Recently, the Dutch Supreme Court ruled that the so-called Haviltex principle also applies to the interpretation of commercial contracts including the ‘entire agreement clause’.
Interpretation of contracts. Haviltex principle vs. linguistic interpretation
When parties to a contract share different opinions as to the interpretation and explanation of a contract, in most cases it is caused by the fact that the intentions of the parties are in conflict, the contract itself gives rise to various interpretations or simply because the parties have not foreseen a certain situation. As opposed to common law, where the actual wording of a contract clause in most cases is decisive, under Dutch law it is the intention of the parties to the contract which forms the basis for the interpretation of a contract clause. In this respect, the Dutch Supreme Court has formulated the aforementioned Haviltex principle.
This principle entails that for the interpretation of contractual clauses, the meaning that the parties under the given circumstances towards each other could reasonably attribute to these clauses and what they could reasonably expect from each other, will be decisive. Depending on the facts and circumstances, more weight can be attributed to the text or wording of a clause (linguistic interpretation) instead of the parties intentions (Haviltex principle). Circumstances which could lead to the linguistic interpretation to be more decisive as regards the interpretation of a contractual clause are:
1. the nature of the contract (e.g. is it a commercial contract entered into between professional parties);
2. the volume or size of the contract and the detail of the contract;
3. the way the contract was entered into (e.g. extensive negotiations or no negotiations and contract was signed directly);
4. were the parties advised and/or assisted by (legal) advisers or lawyers;
5. the entire agreement clause.
The Entire Agreement Clause
Typically, the entire agreement clause is stipulated together with other so-called boiler plate clauses at the end of a contract. The purpose of the entire agreement clause basically is to limit the interpretation of the clauses in the contract. In general, the entire agreement clause stipulates that the respective contract contains all rights and obligations of the parties to the contract and that any and all verbal or written agreements made before the contract was entered into shall have no effect and shall be superseded by the contract. At the face of it, such an entire agreement clause is far-reaching and there appears to be little room for interpretation. This however might well be the case under certain common law systems, under Dutch law the effect of the entire agreement clause remains relative depending on the facts and circumstances. For instance, when the entire agreement clause is a mere standard clause or boiler plate clause and the contract itself (and therefore the entire agreement clause) has not been part of an extensive negotiation, in practice little weight will be attributed to the entire agreement clause. This is where, the Haviltex principle is used. For the interpretation of a clause, the intentions of the parties will then be decisive.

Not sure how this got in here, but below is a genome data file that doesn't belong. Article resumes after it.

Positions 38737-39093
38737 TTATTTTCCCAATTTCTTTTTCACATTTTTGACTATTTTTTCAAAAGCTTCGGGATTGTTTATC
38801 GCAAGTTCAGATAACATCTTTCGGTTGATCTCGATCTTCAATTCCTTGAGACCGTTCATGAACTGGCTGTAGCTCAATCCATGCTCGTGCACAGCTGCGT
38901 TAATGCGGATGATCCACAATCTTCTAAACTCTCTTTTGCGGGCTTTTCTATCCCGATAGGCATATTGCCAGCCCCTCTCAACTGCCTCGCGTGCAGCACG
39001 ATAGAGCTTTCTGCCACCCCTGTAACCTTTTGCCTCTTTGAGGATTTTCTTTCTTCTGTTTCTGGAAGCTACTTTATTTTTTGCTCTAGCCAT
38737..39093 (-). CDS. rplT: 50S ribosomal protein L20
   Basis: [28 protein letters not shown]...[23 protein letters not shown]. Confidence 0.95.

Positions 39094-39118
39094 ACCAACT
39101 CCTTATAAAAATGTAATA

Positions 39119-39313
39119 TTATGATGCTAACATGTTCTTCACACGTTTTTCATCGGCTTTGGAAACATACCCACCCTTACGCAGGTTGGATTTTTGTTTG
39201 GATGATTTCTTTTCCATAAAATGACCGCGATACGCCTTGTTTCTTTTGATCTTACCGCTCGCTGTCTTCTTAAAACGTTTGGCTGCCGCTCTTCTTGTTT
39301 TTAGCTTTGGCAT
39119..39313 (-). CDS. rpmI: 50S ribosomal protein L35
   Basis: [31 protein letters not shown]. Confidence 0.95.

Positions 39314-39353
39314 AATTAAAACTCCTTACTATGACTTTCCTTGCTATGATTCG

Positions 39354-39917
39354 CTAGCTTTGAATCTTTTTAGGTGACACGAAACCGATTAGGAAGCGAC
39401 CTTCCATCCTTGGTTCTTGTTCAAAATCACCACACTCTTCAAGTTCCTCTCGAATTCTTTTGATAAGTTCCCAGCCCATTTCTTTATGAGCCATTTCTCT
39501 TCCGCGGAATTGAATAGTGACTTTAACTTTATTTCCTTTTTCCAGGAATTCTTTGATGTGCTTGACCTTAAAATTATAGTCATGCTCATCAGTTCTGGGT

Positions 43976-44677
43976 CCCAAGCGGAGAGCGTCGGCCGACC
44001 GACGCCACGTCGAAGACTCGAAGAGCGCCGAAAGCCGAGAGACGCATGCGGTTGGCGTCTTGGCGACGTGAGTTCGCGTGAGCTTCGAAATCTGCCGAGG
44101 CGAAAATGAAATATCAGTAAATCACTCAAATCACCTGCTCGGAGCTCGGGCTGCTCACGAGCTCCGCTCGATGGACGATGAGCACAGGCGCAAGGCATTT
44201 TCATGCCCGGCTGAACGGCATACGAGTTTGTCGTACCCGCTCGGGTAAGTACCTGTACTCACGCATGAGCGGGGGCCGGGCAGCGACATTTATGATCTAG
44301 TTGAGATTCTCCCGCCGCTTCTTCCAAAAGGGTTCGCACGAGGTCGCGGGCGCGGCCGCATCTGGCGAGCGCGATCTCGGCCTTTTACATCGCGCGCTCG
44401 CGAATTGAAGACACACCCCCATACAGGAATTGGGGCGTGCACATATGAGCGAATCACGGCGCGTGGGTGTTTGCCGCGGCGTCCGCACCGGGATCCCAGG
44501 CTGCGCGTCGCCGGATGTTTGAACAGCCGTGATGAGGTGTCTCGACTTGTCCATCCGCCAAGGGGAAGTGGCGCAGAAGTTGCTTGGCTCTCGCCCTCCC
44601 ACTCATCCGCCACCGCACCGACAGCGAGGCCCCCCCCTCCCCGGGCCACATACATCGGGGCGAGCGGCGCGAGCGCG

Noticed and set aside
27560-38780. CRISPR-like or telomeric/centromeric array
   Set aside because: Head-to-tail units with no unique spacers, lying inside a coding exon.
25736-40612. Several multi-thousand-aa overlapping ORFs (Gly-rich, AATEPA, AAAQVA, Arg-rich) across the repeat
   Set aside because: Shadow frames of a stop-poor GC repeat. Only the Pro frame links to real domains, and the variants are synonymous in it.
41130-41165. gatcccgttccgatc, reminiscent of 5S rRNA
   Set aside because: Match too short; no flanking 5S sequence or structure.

Dutch Supreme Court ruling – entire agreement clause has relative effect
The case that has lead to the supreme court ruling of April 5th, 2013 (in Dutch), dealt with the following facts and circumstances. Lundiform B.V. (‘Lundiform’) and Mexx Europe B.V. (‘Mexx’) had entered into an agreement pursuant to which Lundiform would deliver certain hardware to Mexx to furbish thirty new shops of Mexx. Lundiform takes the position that Mexx has guaranteed that it would purchase the hardware as bought and manufactured by Lundiform. In support for this, Lundiform refers to a written statement of the purchase manager of Mexx dated before the contract and the conduct of Mexx before entering into the contract. Mexx defends by referring to the entire agreement clause thereby stating that the statement of the purchase manager and the conduct of Mexx before the contract is of no relevance anymore and is superseded by the entire agreement clause.
The Dutch Supreme Court rules that a linguistic interpretation in this case is not decisive if it is established that what Lundiform has stated is correct that (i) parties have not negotiated the contract, (ii) Lundiform was not advised or assisted by a lawyer and (iii) the contract itself was a mere standard contract or template that was drafted by the legal department of Mexx. The supreme court confirms that the Haviltex principle remains the starting point of the interpretation of commercial contracts. Even if for the interpretation of a clause, the linguistic meaning is important, it might well be that other circumstances could lead to a different meaning of the clause than the linguistic meaning.
The entire agreement clause can be of relevance when interpreting a contract of which the entire agreement clause is a part. The exact relevance or meaning of this clause depends however on the facts and circumstances of the case, such as the wording of the contract, the nature, the contents and the detailedness of the contract and the way in which the entire agreement clause was agreed upon and eventually became part of the contract. The supreme court further ruled that the entire agreement clause is not an interpretive clause as such and that the clause might have such a specific meaning under Anglo-American law, but that this clause does not have such a specific meaning under Dutch law. Under Dutch law, the entire agreement clause does not automatically preclude significance given to statements made or conduct occuring before entering into the contract.
Should you have any questions or need more information on the above, or have other questions relating to Dutch corporate and commercial law, please contact Peter Keegstra.